Summer is nearly over, but for the privileged few the fun is just about to start. I refer, of course, to those about to begin life in the law. They are but a month or so away from shedding their idle student lifestyles and contributing meaningfully to society. After all, what is more meaningful than entering the law? Be that as it may, it strikes me that the ingénues enjoying their last profession-free lagers could do with a few words of guidance. Here, then, are the top ten Dos and Don’ts for those about to be meaningful.
1. Do remember that you are a mere trainee. However bright you are, the partners are brighter. Their lustre will be compromised if you shine too brightly. Keep your insightful moments to a minimum.
2. Do not expect the senior partner to know who you are. On your first day, you will be whisked around the office to meet everyone by a helpful associate. The tour usually culminates in meeting the main man. He will shake your hand warmly and say the right things, but a few days later, when you bump into him in the lift, he will have no idea who you are. Peter Carter-Ruck, the senior partner of my first firm, insisted on calling me "Mr Ward" for two years. It was incumbent upon me not to identify myself correctly in his presence.
3. Do make a friend of the photocopier. You will spend long hours in its company, but familiarity must not be allowed to breed contempt. Be open-minded and receptive to the subtle attractiveness of this most misunderstood of inanimate objects.
4. Do not expect "client contact" to involve any more than saying "hello" and taking notes of dull and incomprehensible meetings. In the more progressive firms you might be allowed to answer the phone to certain carefully vetted clients, but for the most part yours must be a silent, watchful and benign presence. If a client speaks to you it is permissible to respond, but only in suitably anodyne fashion. Practice saying "Yes, I am enjoying life as a trainee solicitor tremendously," and "It’s a very welcome culture shock, certainly different from my lazy university existence," and, of course, "The partners certainly know how to keep their staff on their toes but tough though they are, they’re also fair and good people" as often as possible.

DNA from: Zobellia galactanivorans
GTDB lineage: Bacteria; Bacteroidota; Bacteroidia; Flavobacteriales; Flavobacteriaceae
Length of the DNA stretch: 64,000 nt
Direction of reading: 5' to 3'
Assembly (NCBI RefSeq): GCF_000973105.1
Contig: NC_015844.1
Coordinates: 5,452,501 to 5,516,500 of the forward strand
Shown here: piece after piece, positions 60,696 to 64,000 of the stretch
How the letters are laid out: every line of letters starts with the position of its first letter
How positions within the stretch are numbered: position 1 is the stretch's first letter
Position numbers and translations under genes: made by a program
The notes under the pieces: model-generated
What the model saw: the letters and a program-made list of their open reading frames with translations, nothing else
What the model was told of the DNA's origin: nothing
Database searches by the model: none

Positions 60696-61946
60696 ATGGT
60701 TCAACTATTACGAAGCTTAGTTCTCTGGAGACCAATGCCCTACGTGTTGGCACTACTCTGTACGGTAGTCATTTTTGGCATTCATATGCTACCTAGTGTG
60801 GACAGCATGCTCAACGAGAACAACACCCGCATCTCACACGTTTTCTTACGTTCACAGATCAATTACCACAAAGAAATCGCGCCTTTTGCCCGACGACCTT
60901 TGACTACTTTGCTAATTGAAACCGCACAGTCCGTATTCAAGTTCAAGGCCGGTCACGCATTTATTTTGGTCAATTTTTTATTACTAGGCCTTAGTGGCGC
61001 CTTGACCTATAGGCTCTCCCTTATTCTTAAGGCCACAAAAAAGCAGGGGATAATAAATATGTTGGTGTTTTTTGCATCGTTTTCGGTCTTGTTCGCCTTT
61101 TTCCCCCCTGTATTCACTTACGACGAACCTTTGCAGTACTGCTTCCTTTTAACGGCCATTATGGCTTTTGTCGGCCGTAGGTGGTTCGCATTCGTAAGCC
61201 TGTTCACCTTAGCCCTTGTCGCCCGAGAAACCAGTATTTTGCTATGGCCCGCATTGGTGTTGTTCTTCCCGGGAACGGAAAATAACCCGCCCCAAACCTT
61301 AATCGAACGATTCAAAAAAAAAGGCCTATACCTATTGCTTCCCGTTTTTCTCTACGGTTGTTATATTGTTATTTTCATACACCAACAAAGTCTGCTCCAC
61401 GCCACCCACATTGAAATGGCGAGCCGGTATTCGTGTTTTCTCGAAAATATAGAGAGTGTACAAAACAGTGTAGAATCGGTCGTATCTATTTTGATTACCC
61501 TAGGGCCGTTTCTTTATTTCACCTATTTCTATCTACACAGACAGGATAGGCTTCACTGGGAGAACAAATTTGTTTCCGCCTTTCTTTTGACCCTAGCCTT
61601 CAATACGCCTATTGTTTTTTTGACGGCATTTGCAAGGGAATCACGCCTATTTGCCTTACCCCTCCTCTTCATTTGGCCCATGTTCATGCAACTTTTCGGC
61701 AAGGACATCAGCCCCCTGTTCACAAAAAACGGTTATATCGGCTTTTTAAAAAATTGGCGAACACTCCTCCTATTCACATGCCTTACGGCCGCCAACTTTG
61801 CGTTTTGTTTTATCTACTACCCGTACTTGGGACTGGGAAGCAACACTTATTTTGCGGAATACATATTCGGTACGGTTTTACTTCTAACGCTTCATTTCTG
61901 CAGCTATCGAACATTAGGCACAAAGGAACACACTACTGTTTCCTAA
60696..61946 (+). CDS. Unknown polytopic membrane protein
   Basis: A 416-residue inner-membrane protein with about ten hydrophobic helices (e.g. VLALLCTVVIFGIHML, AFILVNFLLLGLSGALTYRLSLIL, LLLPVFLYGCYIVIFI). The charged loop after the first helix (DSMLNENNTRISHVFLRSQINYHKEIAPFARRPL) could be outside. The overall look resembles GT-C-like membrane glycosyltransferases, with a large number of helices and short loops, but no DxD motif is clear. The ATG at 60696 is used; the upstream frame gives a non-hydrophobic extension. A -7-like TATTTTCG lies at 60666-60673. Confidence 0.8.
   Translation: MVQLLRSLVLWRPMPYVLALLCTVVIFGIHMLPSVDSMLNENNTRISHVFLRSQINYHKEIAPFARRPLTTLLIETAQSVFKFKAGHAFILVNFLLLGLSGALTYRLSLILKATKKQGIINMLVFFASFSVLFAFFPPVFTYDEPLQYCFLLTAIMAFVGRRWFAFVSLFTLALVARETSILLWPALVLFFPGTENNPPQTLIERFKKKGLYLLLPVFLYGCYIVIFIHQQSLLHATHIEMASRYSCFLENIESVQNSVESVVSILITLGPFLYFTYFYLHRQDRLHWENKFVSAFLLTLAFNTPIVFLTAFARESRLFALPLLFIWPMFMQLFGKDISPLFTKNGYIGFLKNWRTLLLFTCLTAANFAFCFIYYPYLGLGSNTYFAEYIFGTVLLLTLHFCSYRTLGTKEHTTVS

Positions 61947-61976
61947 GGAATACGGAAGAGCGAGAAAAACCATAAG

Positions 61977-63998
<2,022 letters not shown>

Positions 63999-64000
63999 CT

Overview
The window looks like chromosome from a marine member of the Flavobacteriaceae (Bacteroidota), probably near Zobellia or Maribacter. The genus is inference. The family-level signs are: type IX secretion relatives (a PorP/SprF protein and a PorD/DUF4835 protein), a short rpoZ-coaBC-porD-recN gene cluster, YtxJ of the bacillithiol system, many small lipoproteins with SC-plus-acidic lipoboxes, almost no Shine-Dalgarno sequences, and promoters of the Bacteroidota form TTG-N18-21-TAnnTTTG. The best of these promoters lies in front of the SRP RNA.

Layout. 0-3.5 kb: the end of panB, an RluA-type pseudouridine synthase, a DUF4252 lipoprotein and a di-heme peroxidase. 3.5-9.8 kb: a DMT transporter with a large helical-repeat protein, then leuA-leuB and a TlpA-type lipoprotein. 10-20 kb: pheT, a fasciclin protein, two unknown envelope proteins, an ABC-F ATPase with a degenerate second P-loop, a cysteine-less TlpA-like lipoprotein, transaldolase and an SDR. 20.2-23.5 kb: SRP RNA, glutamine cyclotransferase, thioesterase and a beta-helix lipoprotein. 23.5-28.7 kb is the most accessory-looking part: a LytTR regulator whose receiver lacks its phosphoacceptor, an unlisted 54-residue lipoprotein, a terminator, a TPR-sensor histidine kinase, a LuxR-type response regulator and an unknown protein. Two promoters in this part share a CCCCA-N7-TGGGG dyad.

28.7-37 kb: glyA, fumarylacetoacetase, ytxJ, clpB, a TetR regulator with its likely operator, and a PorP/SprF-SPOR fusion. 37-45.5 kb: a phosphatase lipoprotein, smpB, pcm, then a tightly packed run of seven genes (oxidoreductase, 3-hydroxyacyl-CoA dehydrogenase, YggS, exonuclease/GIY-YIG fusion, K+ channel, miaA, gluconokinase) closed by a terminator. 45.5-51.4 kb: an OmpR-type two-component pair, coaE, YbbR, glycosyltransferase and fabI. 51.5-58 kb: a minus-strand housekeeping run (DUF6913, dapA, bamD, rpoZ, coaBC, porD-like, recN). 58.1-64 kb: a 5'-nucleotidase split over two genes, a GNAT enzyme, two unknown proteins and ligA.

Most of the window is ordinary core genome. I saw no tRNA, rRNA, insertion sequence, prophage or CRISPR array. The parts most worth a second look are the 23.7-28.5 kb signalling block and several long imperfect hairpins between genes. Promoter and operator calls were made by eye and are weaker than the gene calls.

5. Do dress smartly. When you see one of the partners turning up in his cycling gear, and failing to remove it for the greater part of the day, do not assume that you can follow suit. Likewise, if a firm alleges that "smart-casual" is acceptable, bear in mind that unless you are blessed with immense wealth and natural style, you should stick to the suit.
6. Do not greet a request that you work yet another 23 hour day with anything other than profound gratitude.
7. If you are an attractive female, do make allowances for sexism in the workplace. The law is one of the last bastions of patriarchy, but the system works and should not be altered. Accept the senior partner’s friendly pat on your derriere with the equanimity it deserves.
8. If you are an attractive female, do not put up with sexism in the workplace. The law is one of the last bastions of patriarchy, but the system only works for the benefit of men and should not be tolerated. If the senior partner behaves inappropriately, consult a lawyer and contemplate the vast sum in damages potentially recoverable.
9. Do remember never to run along the corridors. Accidents can happen, and no one will thank you for knocking them flying. Stride purposefully from your desk to the library and back again, look preoccupied by legal complexities at all times, appear meaningful, but remember not to run. Not even at 5.30 on a Friday night.
10. Do not have affairs, get drunk and smash up restaurants. At least, not on work time. It might sound fun but the inevitable spell of unemployment following your dismissal for gross misconduct casts those moments of abandon into sharp relief. The only time such conduct is acceptable is once you have become a partner.
Follow these rules and you’ll get there. The world is the most meaningful of oysters.